Tuesday, February 28, 2012

The pull of the sea

In One-Dimensional Man,  Marcuse presents the idea of needs of a societal construct that become imbedded into the ideology and reality of individuals while not being things that independently people inherently need.  This, claims Marcuse, is a form of societal control by causing individuals psychological distress if they go against the conditioned norms in the society.  In Moby Dick by Herman Melville, though not quite the modern society that Marcuse is discussing, is still relevant in showing how economic needs dictate the ideology of the people of the northeastern fishing towns and how this is so far reaching that it leads them to feel compelled to inflict on themselves great hardships.
                To further clarify the aspect of societal control explained by Marcuse, he states that people have natural biological needs and then needs that society makes people feel that they cannot live without.  Through the Freudian process of introjection, the self analyzes the difference between the demands of the outside world and internal demands.  Marcuse claims in modern society there is a “minmesis: an immediate identification of the individual with his society and, through it, the society as a whole”(Marcuse 10).  In this way, in technological societies, perhaps even in societies driven by capitalism such as Nantucket in Moby Dick, the individual is unable to see the difference between a need that is created by society and a biological need such as for food or being a member of a family.  The extent to which these societal based needs become an internal ideal shows how the individual thinks of themselves as a member of society first and for the demands, of the case of Moby Dick, the capitalistic whaling industry.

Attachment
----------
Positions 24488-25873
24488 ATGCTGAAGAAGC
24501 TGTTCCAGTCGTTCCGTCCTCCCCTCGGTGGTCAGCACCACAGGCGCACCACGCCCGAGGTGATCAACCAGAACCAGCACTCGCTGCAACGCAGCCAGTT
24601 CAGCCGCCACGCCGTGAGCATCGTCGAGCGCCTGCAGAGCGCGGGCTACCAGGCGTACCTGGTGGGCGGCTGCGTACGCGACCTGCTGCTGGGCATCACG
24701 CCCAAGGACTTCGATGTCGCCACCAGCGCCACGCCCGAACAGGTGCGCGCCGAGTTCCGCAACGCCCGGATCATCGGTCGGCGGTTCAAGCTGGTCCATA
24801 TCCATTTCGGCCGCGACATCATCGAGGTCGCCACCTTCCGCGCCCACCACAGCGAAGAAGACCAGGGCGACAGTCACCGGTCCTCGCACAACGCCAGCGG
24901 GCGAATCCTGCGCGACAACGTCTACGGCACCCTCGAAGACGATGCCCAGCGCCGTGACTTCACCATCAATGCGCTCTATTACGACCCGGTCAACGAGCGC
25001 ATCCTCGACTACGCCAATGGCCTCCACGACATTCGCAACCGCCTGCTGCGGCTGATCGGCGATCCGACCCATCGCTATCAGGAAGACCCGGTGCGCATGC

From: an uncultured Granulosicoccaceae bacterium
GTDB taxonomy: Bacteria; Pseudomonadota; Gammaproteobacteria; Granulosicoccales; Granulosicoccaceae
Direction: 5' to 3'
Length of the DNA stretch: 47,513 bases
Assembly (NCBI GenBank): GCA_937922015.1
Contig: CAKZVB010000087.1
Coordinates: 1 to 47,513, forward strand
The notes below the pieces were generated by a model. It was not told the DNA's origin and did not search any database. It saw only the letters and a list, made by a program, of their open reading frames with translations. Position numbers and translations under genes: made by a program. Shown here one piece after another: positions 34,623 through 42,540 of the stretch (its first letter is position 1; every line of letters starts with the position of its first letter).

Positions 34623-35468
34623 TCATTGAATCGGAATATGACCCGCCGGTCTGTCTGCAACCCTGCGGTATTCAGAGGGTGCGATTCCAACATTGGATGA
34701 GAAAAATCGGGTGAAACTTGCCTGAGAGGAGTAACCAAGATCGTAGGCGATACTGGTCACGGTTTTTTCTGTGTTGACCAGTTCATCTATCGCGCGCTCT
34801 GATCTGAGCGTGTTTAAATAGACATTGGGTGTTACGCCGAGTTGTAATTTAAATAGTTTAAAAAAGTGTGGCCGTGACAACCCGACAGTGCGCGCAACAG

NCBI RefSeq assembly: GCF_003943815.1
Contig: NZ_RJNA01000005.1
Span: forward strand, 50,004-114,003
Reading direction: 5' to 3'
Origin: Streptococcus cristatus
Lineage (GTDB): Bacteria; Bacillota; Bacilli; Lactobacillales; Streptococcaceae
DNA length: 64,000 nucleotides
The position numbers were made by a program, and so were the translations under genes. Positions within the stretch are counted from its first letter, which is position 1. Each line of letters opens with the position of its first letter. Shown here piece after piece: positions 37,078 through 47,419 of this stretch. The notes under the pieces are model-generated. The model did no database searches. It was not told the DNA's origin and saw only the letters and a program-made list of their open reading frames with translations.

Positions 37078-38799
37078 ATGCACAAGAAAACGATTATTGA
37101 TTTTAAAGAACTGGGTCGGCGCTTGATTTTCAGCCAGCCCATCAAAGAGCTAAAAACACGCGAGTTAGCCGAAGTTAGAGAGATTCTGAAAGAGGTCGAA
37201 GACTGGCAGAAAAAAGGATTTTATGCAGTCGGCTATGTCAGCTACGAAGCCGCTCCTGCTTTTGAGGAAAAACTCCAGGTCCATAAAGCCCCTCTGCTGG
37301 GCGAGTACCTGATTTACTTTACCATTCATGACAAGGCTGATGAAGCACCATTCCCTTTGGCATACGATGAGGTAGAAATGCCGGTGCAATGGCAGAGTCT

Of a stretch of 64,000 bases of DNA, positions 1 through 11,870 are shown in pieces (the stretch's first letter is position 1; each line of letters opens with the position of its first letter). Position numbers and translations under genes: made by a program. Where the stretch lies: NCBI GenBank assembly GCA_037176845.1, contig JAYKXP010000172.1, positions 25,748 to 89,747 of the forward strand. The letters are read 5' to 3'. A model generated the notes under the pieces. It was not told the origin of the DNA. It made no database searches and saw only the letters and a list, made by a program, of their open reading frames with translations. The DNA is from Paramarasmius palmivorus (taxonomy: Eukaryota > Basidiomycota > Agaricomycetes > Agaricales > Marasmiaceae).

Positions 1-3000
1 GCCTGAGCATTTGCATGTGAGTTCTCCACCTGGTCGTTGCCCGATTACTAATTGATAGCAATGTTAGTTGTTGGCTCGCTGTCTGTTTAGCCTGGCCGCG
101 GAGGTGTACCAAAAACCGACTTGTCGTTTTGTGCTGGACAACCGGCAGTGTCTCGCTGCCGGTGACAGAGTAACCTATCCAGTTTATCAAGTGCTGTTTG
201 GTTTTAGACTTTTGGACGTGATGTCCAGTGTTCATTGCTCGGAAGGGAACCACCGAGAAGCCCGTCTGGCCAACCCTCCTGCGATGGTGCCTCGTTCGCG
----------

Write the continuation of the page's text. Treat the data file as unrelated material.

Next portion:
At the beginning of Moby Dick, Ishmael represents this minmesis by expressing the near compulsion to get involved with a whaling expedition.  He states “Why is almost every robust healthy boy with a robust healthy soul in him, at some time or other crazy to go to sea? Why upon your fist voyage as a passenger, did you yourself feel such a mystical vibration”(Melville 9).  This passionate exclamation represents how much he holds the job of being a sailor as an ideal, to which he says the first time brings a level of near nirvana.  Additionally this quotation reflects Marcuse’s perspective on societal needs in the way that Ishmael claims this need to go to sea is inherent in every healthy boy.  Further, not only is it healthy and expected to have a desire to become a sailor but Ishmael implies that it would be insane to think otherwise. This directly relates to the claim of Marcuse that “the intellectual and emotional refusal ‘to go along’ appears neurotic and impotent”(Marcuse 9).  This aspect of following the dictates of society represents a form of socio-psychological control in which members are society are conditioned to meet the needs of society rather than inherent needs as well as the fact that going against this would be crazy.  The need to belong to a group is a biological need in humans and going against societal needs creates alienation.